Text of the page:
Day Nine – Mekele is the birthplace of the current president of Ethiopia and so has benefited from this fact. We visited a multi-million dollar war memorial to those who lost their lives in the civil war that shook loose the Marxist regime. It resembles one of the large stelae or obelisks for which the first capital of Ethiopia, Axum, is famous.
We journeyed through a region in the Tigray province famous from rock-hewn churches. About three hundred of them are hidden in the surrounding cliffs, most are in a poor state of preservation.
In the middle of the day we came to a town that is the site of a very holy mosque. It commemorates the flight of Muhammad to Ethiopia (615 ). He sought the protection of the Ethiopian emperor from persecution in his native land. This act of kindness would, in turn, protect Ethiopia from harsh treatment by the Muslims until the 16th century. In front of the old mosque was a simple country market, filled with every variety of produce. The sellers sat on the ground behind a cloth upon which their produce is displayed.
Succulents in the form of large trees are eye-popping at this time of year (just after the rainy season.) They are covered with brilliant red-orange blossoms. We instinctively stopped for a picture in front of one enormous grove. Before arriving in Axum, we pass the battlefield of Adwa, site of the famous Ethiopian victory against the Italians in 1896.
Day Ten – Axum contains amazing things and many more could be uncovered. It goes back 3000 years and possesses a field of pre-Christian granite stelae which probably mark the graves of Emperor Kaleb and Emperor Gebre Meskal. The markers are carved all over in a distinctive stylized pattern that represents a moon god.
Money for proper excavation of the site is not yet available. One tomb-like series of chambers is open, but it is not directly beneath the stelae . Two of the stelae have fallen in the course of the 2000 years since their construction. The largest of these (78 feet) was taken by Mussolini to Italy sixty-five years ago and placed in Rome's Piazza di Porta Capena, near the Coliseum. Various Italian governments have made promises to return the obelisk to Ethiopia, but none so far has honored its pledge. The obelisk was badly damaged by lightning in May 2002 which caused some stone pieces of the monument to crumble to the ground.
The 16th Century Cathedral of St Mary of Zion housed the Ark of the Covenant for many centuries until its transfer, in the 20th Century to its own nearby chapel building.
Just outside town were the legendary baths of the Queen of Sheba and what is said to be her palace. In front of the palace, was a large field strewn with great stone markers; right now it’s being leased by a farmer. It may be the burial place of the Queen of Sheba, but until funds become available for excavation, cows will pasture there.
Day Eleven – We spent a long and difficult day on the road (dust rags covering our mouths just like cowboys most of the time) but the scenery was spectacular. The Simien Mountains are really the edge of a huge volcanic plateau and dramatic cliffs drop down to the hot lowland plains to the north. Occasional volcanic plugs rise out of the plains. Vistas of jagged peaks stretch across the entire horizon. A section of the Simien Mountains has been designated a National Park and within this area the remnants of the once magnificent Afro-Alpine moorlands are being protected from the further encroachment of cultivation. There remain fine stands of groundsels, ericas, lobelias and other high altitude vegetation. Fox, ibex and baboons can be seen. Our lunch was by an enormous fig tree – not in season at the time.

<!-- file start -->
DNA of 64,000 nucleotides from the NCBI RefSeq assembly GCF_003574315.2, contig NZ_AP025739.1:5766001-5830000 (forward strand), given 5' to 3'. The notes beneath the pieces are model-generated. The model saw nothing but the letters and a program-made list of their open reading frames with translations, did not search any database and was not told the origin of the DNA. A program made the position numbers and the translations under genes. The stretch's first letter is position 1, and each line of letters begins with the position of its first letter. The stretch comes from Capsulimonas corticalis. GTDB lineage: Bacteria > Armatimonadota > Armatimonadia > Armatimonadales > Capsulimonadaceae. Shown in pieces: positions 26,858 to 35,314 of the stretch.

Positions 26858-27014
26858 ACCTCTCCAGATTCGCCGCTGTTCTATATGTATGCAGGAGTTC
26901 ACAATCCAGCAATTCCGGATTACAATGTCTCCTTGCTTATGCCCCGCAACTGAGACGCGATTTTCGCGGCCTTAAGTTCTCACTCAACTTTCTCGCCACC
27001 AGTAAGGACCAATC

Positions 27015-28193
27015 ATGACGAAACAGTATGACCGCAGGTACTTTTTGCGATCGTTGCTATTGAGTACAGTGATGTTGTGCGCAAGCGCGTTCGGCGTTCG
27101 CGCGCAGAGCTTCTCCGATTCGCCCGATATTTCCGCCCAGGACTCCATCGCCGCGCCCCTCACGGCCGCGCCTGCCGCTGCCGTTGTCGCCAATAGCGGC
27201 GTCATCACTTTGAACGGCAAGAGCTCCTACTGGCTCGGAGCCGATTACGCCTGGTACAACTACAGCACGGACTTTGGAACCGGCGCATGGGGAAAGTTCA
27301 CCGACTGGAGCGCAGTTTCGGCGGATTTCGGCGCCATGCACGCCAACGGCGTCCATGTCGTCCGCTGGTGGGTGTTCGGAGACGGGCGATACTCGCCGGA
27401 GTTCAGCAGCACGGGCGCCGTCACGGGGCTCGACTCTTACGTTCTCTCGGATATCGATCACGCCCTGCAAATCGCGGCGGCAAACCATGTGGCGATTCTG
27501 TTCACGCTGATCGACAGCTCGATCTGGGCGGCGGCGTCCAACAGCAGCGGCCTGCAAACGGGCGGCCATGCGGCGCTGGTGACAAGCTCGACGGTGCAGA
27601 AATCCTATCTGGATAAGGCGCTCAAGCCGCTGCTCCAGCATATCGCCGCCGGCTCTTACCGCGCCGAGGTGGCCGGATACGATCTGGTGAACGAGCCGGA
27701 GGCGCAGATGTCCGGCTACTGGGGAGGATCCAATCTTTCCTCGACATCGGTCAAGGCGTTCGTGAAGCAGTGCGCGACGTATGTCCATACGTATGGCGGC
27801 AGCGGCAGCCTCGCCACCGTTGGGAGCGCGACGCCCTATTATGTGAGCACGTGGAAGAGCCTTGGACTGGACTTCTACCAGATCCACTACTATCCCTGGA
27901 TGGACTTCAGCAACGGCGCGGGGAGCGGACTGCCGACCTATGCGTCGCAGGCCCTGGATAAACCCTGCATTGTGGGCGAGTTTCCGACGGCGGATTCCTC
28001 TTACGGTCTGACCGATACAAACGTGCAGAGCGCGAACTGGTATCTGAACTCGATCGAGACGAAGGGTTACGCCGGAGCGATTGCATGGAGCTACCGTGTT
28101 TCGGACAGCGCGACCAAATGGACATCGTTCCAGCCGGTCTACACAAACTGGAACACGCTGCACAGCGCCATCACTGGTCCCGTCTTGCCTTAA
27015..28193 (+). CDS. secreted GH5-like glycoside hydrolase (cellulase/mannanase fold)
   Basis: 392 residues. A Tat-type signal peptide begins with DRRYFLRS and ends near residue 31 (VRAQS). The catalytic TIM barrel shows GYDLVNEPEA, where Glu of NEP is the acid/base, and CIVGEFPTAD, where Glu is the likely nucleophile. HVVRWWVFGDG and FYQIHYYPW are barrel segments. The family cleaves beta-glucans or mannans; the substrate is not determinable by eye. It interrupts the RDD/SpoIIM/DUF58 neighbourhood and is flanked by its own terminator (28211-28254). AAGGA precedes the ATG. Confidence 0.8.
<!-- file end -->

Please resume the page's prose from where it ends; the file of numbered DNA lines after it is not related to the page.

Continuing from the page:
We arrived in Gondar, the third capital of Ethiopia, just as the electricity was being shut off for a few hours as part of the national power conservation plan.
Day Twelve – Gondar’s unique, imperial compound contains a number of ruined castles built between 1632 and 1855 each one by a succeeding emperor. Debre Berhan Sellassie Church (1682-1706), surrounded by a wood of olive and juniper trees, is famous for the number and beauty of its frescos, especially the ceiling which is covered with a host of angels. The bathing palace of Emperor Fasilidas (1632-1667). Is used during the celebration of Timkat, many plunge into the deep pool in front of the palace on that day in imitation of Christ at the Jordan River.
Empress Mentewab's castle and the adjacent Kusquam Church (1730-1755) provided a quiet and beautiful place to wander. The ruins here are softened with the growth of ficus, pepper trees and fireweed. You can walk the grounds imagining how the enlightened and liberal-minded, Mentewab succeeded in reconciling the followers of the two major monastic orders, who had for centuries engaged in bitter disputes over church doctrine. She was also a great patron of the arts and literature, financing the building of many fine churches and stimulating the production of richly illuminated manuscripts and paintings. The Scottish explorer, James Bruce, who was in Gondar in 1770 and 1771, considered her his friend and benefactor, describing her as "bountiful and unfailing in good deeds, intensely kind and charitable, extremely devout". He observed that, though she had never been there, she was "perfectly well acquainted" with Jerusalem, the Holy Sepulchre, Calvary, the City of David and the Mount of Olives.